NEW YORK (WFAN/AP) — Say this for the NFL and its players’ union: They are on speaking terms at the moment.
The sides met with a federal mediator for the fourth day in a row Monday, trying to make progress toward a new collective bargaining agreement before the current labor deal expires.
After months of infrequent — and sometimes contentious — bargaining, the league and union were face-to-face Friday, Saturday and Sunday for a total of more than 20 hours. The sessions are taking place at the office of George Cohen, director of the Federal Mediation and Conciliation Service, a U.S. government agency.
“Conversation,” New York Jets fullback Tony Richardson said Sunday, “is good.”
The NFL’s labor deal expires at the end of the day March 3. The union has said it believes team owners want to lock out the players as soon as the next day, which could threaten the 2011 season.
Members of the NFL’s negotiating team began arriving at the Federal Mediation and Conciliation Service at 8 a.m. Monday. Commissioner Roger Goodell walked in alone shortly after 9 a.m. The NFL’s group included general counsel and lead labor negotiator Jeff Pash and outside lawyer Bob Batterman.
Batterman represented the NHL when it lost its entire 2004-05 season to a lockout.
NFL Players Association executive director DeMaurice Smith got to Cohen’s office at about 11 a.m., entering with New Orleans Saints linebacker Scott Fujita. Richardson and Pittsburgh Steelers quarterback Charlie Batch were other current players attending the meeting; they brought luggage with them, but wouldn’t say why.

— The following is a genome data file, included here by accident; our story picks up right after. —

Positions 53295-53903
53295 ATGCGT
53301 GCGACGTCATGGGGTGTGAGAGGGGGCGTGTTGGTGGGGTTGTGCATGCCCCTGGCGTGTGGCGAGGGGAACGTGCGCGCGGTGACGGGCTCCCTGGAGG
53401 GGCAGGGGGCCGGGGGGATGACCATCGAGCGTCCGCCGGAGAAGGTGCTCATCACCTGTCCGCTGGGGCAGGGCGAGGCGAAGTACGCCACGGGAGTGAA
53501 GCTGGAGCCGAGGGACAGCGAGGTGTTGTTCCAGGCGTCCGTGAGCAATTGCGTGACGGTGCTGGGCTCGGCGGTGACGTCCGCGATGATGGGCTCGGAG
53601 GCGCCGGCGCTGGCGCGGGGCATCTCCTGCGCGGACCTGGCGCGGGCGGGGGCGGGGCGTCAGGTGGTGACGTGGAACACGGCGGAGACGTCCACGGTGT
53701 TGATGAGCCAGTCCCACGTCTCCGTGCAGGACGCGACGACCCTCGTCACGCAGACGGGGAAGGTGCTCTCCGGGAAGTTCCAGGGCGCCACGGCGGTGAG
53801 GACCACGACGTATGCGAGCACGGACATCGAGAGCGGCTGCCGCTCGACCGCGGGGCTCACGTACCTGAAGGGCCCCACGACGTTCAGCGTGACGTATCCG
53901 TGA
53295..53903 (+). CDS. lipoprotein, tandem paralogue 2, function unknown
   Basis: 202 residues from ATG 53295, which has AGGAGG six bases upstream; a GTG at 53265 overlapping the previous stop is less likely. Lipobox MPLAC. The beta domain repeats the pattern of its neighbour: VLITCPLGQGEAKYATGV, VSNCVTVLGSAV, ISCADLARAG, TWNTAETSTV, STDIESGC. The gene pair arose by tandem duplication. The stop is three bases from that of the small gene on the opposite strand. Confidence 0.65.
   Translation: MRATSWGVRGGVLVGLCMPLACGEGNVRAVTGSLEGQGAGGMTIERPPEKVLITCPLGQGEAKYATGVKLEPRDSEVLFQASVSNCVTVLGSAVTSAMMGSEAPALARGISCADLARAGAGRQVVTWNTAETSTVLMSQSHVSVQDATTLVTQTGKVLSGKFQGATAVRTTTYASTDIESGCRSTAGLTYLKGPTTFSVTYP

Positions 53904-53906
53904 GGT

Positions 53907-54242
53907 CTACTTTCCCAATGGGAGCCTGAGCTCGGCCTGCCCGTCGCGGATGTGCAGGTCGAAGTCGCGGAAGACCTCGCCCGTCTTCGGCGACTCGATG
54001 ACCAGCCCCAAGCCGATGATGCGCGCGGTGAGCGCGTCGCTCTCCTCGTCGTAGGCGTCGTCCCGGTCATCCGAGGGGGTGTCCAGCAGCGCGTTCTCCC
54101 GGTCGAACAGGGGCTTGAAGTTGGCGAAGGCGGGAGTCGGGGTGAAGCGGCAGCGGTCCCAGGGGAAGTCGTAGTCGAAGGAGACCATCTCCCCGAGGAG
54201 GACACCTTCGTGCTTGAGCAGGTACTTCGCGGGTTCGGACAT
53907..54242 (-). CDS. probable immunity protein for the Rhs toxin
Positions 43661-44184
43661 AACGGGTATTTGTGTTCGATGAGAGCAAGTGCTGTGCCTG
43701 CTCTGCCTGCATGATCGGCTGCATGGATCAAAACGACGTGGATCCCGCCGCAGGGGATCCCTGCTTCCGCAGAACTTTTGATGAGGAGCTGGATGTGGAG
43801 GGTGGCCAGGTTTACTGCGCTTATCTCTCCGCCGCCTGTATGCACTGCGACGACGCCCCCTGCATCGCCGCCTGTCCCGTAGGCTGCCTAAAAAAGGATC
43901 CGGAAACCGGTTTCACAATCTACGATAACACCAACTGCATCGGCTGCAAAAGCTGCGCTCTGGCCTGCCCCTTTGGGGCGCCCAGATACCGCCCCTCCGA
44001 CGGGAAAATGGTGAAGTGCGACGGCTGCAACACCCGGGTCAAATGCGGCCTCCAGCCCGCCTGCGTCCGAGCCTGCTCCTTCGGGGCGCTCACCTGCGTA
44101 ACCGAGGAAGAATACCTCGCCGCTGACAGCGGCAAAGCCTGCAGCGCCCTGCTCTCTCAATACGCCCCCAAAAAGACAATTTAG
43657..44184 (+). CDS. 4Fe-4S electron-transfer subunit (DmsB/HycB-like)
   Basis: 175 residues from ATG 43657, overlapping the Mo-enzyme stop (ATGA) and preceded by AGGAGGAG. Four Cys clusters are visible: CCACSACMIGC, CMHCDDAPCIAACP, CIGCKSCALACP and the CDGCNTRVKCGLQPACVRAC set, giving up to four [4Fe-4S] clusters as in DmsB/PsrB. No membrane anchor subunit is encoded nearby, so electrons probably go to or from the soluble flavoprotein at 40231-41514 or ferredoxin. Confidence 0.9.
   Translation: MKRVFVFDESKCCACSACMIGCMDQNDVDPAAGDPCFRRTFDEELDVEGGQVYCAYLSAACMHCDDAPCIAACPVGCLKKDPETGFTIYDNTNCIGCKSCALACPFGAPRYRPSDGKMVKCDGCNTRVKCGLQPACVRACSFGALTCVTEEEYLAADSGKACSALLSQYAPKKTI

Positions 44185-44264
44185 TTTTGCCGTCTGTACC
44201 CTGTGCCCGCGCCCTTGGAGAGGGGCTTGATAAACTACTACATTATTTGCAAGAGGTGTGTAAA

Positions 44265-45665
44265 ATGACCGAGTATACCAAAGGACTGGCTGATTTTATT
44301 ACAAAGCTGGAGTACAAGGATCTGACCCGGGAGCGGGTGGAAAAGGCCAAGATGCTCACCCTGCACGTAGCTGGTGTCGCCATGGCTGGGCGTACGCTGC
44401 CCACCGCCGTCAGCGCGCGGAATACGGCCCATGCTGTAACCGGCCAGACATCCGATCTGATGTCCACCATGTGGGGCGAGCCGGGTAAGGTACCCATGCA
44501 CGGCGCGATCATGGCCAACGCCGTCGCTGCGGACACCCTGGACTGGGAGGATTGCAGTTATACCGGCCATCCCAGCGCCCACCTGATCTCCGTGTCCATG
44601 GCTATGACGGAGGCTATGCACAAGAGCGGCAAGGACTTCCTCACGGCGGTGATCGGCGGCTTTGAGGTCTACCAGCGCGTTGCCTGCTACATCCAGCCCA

Former players Pete Kendall and Sean Morey also were part of the union contingent Monday, along with lawyers Richard Berthelsen and Jeffrey Kessler.
The sides met for about six hours on both Friday and Saturday. Cohen announced Thursday the groups agreed to the mediation, which is not binding but is meant as a way to spur progress. The plan calls for several days of negotiations with Cohen present.
“We are working hard,” Pash said Sunday, “and we’re following the director’s playbook, and we’ll see what we come up with.”
The league and union went more than two months without any formal bargaining until Feb. 5, the day before the Super Bowl. The sides met again once the next week, then called off a second meeting that had been scheduled for the following day.
The most recent CBA was signed in 2006, but owners exercised an opt-out clause in 2008.
The biggest issue separating the sides is how to divide about $9 billion in annual revenues. Among the other significant points in negotiations: the owners’ push to expand the regular season from 16 games to 18 while reducing the preseason by two games; a rookie wage scale; and benefits for retired players.
No team owners have been seen at the mediated sessions, but they’re surely keeping up with what’s happening — and at least one indicated optimism about the 2011 season in a roundabout way.
Indianapolis Colts owner Jim Irsay tweeted Sunday: “T Minus 351 days 2 Sup Bowl kickoff in Indy…early predictions 4 participating teams???”
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